Will the Kra Canal ever be built, or is it just a pipe dream?
The idea of building a canal through the Kra Isthmus came up hundreds of years ago, and it has been resurrected many times since.
Chinese media reported this week that two organisations - the China-Thailand Kra Infrastructure Investment and Development, and Asia Union Group - had signed a memorandum of understanding to construct the canal, but the Chinese government quickly said it was not involved in the project.
If the canal materialises, Singapore will certainly be impacted as ships will be able to bypass Singapore's port and the Straits of Malacca.
Here is more about the elusive canal:
1. What is the Kra Canal?
The Kra Canal would cut through Thailand's Kra Isthmus, the narrowest neck of South Thailand, connecting the Gulf of Thailand with the Andaman Sea.
Approximately 102km long, it could take eight to 10 years to build. Current estimates put building costs at about US$28 billion (S$37 billion).
Skipping Singapore and Peninsula Malaysia, ships could cut up to 72 hours of sailing time or 1,200km in distance.
They will also be able to avoid the congested Straits of Malacca, which has seen increased pirate activity in recent years.
2. A project with 400 years of history
The idea was first mooted by Siamese King Narai as far back as 1677.
Every so often the idea resurfaces, for example in the 1870s, after the Suez Canal demonstrated that a man-made canal was viable.
The 1946 Anglo-Thai treaty forbade the Siamese government from building such a canal without prior agreement of the British government.
The British deemed the canal a threat to the dominance of Singapore - then a British colony - as a regional shipping hub.
The idea was revived in the 1950s and the 1970s, and the thread was picked up in the 1980s by the Japanese. It made an appearance every decade or so, and often when a new administration comes into power in Thailand.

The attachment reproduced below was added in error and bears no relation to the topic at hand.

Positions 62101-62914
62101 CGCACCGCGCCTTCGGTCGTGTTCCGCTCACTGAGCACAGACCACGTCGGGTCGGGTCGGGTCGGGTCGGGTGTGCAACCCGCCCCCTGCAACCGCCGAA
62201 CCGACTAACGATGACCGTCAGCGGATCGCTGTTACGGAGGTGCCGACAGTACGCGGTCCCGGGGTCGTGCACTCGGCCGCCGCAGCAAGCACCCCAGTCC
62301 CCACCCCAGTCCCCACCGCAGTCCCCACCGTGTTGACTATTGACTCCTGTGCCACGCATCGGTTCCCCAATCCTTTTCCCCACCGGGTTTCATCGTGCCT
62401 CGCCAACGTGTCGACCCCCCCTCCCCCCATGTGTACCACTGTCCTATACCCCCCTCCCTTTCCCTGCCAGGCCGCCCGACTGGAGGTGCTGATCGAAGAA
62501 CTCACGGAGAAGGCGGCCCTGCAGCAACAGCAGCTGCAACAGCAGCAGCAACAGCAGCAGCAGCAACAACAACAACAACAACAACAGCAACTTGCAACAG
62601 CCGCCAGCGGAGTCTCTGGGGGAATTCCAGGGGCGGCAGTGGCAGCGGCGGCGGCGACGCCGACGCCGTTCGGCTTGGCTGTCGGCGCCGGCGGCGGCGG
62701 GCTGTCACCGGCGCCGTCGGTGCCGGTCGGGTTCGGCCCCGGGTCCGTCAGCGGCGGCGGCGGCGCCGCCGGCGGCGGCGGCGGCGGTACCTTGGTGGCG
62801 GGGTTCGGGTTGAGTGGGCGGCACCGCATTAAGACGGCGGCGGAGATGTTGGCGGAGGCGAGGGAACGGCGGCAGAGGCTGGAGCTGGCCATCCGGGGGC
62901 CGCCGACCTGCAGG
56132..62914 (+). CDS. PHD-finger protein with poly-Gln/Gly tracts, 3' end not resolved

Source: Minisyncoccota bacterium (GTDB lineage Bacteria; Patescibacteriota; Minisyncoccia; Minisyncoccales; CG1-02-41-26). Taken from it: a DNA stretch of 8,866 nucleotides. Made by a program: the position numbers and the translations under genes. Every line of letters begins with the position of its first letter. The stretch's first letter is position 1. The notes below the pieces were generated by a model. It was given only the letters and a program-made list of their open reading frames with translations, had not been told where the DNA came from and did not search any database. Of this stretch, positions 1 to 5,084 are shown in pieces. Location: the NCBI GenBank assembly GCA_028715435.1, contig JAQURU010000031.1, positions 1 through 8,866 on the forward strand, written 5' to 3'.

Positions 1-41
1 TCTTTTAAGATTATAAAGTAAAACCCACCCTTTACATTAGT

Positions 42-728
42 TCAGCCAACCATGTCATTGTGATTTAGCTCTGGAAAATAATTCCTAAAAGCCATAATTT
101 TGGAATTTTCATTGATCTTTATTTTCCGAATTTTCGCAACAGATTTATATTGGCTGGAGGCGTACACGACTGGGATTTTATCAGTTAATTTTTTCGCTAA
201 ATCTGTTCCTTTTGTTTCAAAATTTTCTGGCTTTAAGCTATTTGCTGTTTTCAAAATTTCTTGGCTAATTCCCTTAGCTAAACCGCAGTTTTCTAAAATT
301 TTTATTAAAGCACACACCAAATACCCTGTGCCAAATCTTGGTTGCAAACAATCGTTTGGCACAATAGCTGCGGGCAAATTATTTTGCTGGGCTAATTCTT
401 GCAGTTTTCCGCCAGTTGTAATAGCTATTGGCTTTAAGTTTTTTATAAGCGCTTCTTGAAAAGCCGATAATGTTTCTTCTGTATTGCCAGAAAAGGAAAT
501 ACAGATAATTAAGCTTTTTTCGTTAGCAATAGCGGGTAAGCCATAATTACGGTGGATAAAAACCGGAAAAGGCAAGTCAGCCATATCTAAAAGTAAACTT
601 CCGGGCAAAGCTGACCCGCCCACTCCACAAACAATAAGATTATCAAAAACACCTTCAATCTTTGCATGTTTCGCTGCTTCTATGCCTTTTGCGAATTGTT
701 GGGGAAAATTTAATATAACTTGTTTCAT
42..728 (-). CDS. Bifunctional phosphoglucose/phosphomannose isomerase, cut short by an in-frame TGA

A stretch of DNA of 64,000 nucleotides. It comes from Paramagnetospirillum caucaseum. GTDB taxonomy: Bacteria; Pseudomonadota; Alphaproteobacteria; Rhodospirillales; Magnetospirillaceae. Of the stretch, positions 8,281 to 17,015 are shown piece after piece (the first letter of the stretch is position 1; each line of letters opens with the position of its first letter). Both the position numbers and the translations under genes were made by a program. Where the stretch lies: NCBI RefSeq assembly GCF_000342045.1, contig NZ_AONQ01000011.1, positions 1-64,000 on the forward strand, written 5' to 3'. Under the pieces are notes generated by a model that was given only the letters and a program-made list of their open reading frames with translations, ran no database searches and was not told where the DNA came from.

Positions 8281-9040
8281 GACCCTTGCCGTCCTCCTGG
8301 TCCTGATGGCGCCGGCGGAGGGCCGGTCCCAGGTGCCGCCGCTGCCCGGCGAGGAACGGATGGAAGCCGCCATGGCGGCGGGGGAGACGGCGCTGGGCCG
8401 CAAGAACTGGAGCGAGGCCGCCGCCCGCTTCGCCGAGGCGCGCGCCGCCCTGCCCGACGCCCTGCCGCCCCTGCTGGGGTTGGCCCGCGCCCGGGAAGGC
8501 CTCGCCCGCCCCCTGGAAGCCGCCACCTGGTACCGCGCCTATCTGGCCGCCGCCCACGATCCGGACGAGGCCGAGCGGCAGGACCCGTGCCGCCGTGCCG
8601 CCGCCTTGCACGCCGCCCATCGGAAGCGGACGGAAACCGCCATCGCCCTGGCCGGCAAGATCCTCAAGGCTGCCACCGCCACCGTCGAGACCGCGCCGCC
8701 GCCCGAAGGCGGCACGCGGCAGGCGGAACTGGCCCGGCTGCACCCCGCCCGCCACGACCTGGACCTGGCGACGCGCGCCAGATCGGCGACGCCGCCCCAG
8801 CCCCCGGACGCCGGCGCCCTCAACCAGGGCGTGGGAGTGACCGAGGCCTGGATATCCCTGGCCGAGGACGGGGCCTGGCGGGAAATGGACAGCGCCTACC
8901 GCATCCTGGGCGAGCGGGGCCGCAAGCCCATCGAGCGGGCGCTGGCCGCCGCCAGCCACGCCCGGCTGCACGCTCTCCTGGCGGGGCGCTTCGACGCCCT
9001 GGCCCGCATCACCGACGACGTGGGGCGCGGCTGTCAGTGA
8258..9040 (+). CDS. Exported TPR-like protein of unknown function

As China's economy boomed, the Thais have turned to the Chinese to lend support the project.
Proponents of the project continue to push for it. Last year, businessman Pakdee Tanapura, a member of a Kra Canal Committee, told The Straits Times that the canal could be part of China's Maritime Silk Route,which is aimed at improving connectivity and trade through the South China Sea.
3. Impact on Singapore
The waterway is likely to reduce the number of ships travelling through Singapore. The maritime industry contributed about 7 per cent to Singapore's GDP in 2014.
But some experts say the impact may be limited.
Dr Li Zhenfu from Dalian Maritime University said: "Distance is important but ships have to consider services and facilities as well. The foundation and reputation that Singapore's port has built up cannot be replicated immediately."
4. Impact for Thailand and China
Thailand's economy could do with a boost from such a project, and potential benefits include port fees, tolls, foreign investment and infrastructure developments around the region.
For China, the shorter route would mean time and cost savings when importing oil from Africa and the Middle East. It could give a boost to China's ports in Shanghai, Hong Kong and Shenzhen.
5. Why it may never happen
Analysts say that for the cost of building the canal, the savings of around 72 hours for ships is not significant enough.
The Panama Canal cuts about 12,000km off a journey by bypassing South America, while the Suez took 10,000km off a trip between Europe and South Asia.
There are also environmental consequences and security considerations for the Kra Canal.
Many in the Thai establishment would not be happy with a canal that appears to separate the country's four southernmost provinces from the rest of the country.
The provinces have historically resisted Bangkok's rule and are torn by separatist insurgency.
If these obstacles were overcome, questions such as what to do with the tonnes of soil excavated and where to relocate millions of people who live along the proposed site still have to answered.